Then came Thursday. I churned through more work, trying to hit some milestones before quitting for the day, taking my little boy to the park for a while, and dealing with shoulder pain and meds crazies, and trying to look forward to making the food I had committed to make for dinner, because we had invited one of our best friends, Dave, over to join our dinner and our wine tasting that evening. By five, I felt awful and miserably exhausted, again. It was ridiculous. But I kept going. I was going to power through this and have fun dammit! I cleaned the shrimp, made the mayo, made the Skagen salad, halved the avocados, and tried to get some decent pictures of my dish. But the salad slid off the top of the avocado halves, while I grumbled about my bad pictures, and Mike joked about me complaining that my food wasn't photogenic enough. (I suspect there's a lot of kind of thing in food-blogging households.) 

Then we popped open the first bottle of wine, the 2010 Kotuku Sauvignon Blanc, poured some glasses (a small one for me; I didn't want to mess around much with mixing wine and strong medication), and dug into our avocado halves with shrimp Skagen salad and relaxed. Settled into a pleasant evening with great friends, some terrific food, and a great wine, and started to slough off some hard days and enjoy some of the best things about living. What had been a very tough week turned around and became a genuinely pleasant experience. The wine was crisp and refreshing and went well with the shrimp Skagen salad and avocado.

After dinner, we decided to try one of the other wines, the 2006 H.O. Becker, Kerner Auslese, which comes in a rather wildly pinkish-red bottle, but turns out to be white. According to the flier that came with the wines, it's a cross between a Riesling and a grape named Trollinger. (Also according to the flier, it's a "Jacuzzi" wine, a phrase that makes me shudder.) I typically love Rieslings, but most I have had are on the dry side. This particular wine had a beautiful flavor, but was a bit too sweet for my taste (I could easily imagine reducing it to a syrup to drizzle on something). The flier suggested pairing it with mixed greens, balsamic strawberry vinaigrette, and Stilton cheese, so I got some Stilton out of the refrigerator (which I had purchased with just this eventuality in mind), and we had a post-dinner snack of Stilton and wine. The salt of the cheese was just what was needed for the sweetness of the wine.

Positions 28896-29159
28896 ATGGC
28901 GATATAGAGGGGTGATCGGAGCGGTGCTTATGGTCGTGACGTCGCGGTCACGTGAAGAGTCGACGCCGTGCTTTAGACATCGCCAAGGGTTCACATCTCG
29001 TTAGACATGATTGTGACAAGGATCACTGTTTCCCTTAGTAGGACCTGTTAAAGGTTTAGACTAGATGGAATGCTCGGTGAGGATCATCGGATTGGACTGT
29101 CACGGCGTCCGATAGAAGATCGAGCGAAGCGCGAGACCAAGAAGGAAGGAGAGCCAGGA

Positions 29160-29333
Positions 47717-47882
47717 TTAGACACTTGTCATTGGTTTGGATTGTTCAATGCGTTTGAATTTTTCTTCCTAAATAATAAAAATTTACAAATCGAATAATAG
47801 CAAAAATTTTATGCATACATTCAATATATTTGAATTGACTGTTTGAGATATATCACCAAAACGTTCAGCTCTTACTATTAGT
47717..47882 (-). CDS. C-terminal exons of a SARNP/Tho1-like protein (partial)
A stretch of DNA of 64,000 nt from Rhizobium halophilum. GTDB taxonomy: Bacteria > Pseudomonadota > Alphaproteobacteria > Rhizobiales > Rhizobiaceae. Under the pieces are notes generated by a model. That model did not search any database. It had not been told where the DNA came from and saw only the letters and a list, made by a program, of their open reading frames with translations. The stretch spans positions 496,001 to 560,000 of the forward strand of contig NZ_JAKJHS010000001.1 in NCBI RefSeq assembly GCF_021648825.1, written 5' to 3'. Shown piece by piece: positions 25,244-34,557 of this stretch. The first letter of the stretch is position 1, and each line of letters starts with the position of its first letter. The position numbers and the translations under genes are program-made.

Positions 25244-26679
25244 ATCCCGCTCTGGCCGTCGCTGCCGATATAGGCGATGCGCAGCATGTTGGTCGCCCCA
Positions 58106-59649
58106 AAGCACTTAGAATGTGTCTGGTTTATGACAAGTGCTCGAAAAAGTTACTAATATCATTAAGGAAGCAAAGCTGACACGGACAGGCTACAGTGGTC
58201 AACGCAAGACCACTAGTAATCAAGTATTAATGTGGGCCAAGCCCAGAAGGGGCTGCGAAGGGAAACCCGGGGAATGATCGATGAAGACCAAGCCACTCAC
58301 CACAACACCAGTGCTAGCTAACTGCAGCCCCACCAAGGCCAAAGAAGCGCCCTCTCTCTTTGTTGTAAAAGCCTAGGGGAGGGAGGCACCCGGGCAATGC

And now we come to tonight, when I felt obligated to try that last bottle of wine, the 2010  Ernst Holler, Blaufrankisch, with a dinner of turkey breast sauteed with smoked paprika and a side of creamed corn, both fresh from this morning's farmers market, and I was delighted. This was definitely my favorite of the group: The color is extraordinarily deep, dark, and beautiful (I am sure I have mentioned I've got a thing for color before, right?), and the flavor is just a little spicy and a little smoky and gets better and more complex as it stands in your glass.